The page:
I had no idea how easy it would be to maintain a wedding blog, particularly because the media lOOOVVVES to rip on brides. Salon tells the tale of a...I know, wait for it, a demanding bride! I mean, that is practically the point of channels like WE and Lifetime. Back to Salon's piece on how I'm going to suck.
Let's see, in this one, the bride, who is now wealthy wants multiple showers in different cities.
As if the three destination bachelorette parties -- one in Santa Fe, one in Chicago and one in South Beach, Fla., which all the bridesmaids were expected to attend at their own cost -- weren't enough, the bride-to-be also told Foreman to set up a PayPal account for her wedding gifts and to encourage guests to make monetary contributions.
I bet that if asked, the bride probably didn't expect each bridesmaid to attend each of these celebrations. She likely has friends in each of these cities and was trying to accommodate them too.
One of the examples of crazy given is a Mormon wedding.
"One woman, who was asked to be a bridesmaid in her Mormon friend's wedding, found out on the morning of the wedding that she wasn't actually going to be allowed inside the temple because she wasn't Mormon," says Agrell. "Her job as a bridesmaid was to stand on the front steps of the temple in her full bridesmaid's outfit and ask those who showed up, 'Are you a believer in the Church of Latter-day Saints?' She had to make sure that non-Mormons, including the bride's father, who had been excommunicated, did not get inside."
I'm not quite sure that following another person's religious traditions really qualifies as crazy.
Another is obviously the bridesmaid dresses:
Her friend had sworn that she "was not going to be one of those brides, that the bridesmaids could wear whatever we wanted, that there would be none of that Jessica McClintock bullshit," recalls Brown. Two months later she received an e-mail from the bride-to-be, saying that she'd purchased yards of fabric in lime green, and would her bridesmaids mind designing their own dresses and getting them tailored. "It went that fast," explains Brown. "She sold it like it was normal, and it took me a while to realize the bait and switch that had occurred."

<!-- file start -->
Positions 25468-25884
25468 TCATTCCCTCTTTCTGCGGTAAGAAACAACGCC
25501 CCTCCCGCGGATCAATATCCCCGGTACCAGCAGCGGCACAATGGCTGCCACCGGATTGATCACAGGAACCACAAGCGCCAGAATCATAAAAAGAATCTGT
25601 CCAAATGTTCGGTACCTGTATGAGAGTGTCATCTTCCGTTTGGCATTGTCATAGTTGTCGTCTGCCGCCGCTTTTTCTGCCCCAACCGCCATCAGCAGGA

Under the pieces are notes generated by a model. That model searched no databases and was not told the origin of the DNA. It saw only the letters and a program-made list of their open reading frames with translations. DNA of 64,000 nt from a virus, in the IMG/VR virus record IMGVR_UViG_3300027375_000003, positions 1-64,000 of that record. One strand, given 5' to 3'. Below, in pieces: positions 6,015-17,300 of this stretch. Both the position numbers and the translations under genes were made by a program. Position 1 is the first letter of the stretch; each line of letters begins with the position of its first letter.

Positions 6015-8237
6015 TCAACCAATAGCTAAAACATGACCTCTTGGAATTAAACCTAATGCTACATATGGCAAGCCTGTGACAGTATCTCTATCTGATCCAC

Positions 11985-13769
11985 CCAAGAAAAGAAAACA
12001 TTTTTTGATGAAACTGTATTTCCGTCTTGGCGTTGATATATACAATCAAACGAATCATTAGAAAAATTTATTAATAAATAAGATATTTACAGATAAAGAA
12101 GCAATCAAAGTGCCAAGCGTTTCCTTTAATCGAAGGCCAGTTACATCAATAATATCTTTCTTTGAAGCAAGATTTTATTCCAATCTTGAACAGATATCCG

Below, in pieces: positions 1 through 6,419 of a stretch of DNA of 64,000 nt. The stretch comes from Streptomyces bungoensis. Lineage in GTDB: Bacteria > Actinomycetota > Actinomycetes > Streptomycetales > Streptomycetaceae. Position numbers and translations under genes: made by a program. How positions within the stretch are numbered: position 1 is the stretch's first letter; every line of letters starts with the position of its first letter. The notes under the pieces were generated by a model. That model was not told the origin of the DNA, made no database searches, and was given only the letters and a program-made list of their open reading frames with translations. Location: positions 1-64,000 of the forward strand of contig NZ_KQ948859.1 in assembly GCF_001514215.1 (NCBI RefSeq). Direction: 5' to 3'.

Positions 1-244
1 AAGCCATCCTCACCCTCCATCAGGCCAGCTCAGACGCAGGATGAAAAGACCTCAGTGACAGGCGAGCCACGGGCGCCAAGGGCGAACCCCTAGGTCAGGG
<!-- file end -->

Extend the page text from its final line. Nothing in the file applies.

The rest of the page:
Seriously, have you ever tried to dress your girlfriends? I'm not kidding, it is weird. You really want them to look good, but they are not clones of each other. When you go shopping with these ladies how often do you all go dashing for the same dress on a rack. Never? You are correct. I promise, the majority of brides are not trying to torture their bridesmaids. Ladies, just for fun, call a ladies night for tomorrow evening, and pick out what each of your girlfriends has to wear. Yeah...it's that weird.
The article goes on to talk about over priced bridesmaid dresses, how the image of Bridezilla is so prevalent in our celebrity-fascinated culture, and points to a bunch of people who have written books on this cultural phenomenon, blah blah blah.
I'm going to stand up for the Brides. Since I have been engaged, people have told me how it is my day, how it is my opinion on everything that counts, and how I should just make myself happy on the "Happiest Day Of My Life." And while this sentiment is well meaning, it is often followed up with advice, traditions, things other people have done. And I don't take offense to things like this.
My problem is that everyone has expectations about what a wedding should be, not just the bride. Often the bride is trying to make a LOT of people happy, not just her. She is balancing her own weird family with her future hubby's weird family issues (we all have weird families, let's just get that out in the open too), the sheer cost of wedding accoutrement's, and the media laughing at her for wanting to create this day that is supposed to be the "Happiest Day Of My Life." Frankly, I'm surprised that all brides just don't give up and chuck the whole thing.
So here's to thebrides - You are not crazy. The expectations of the Wedding Industrial Complex are.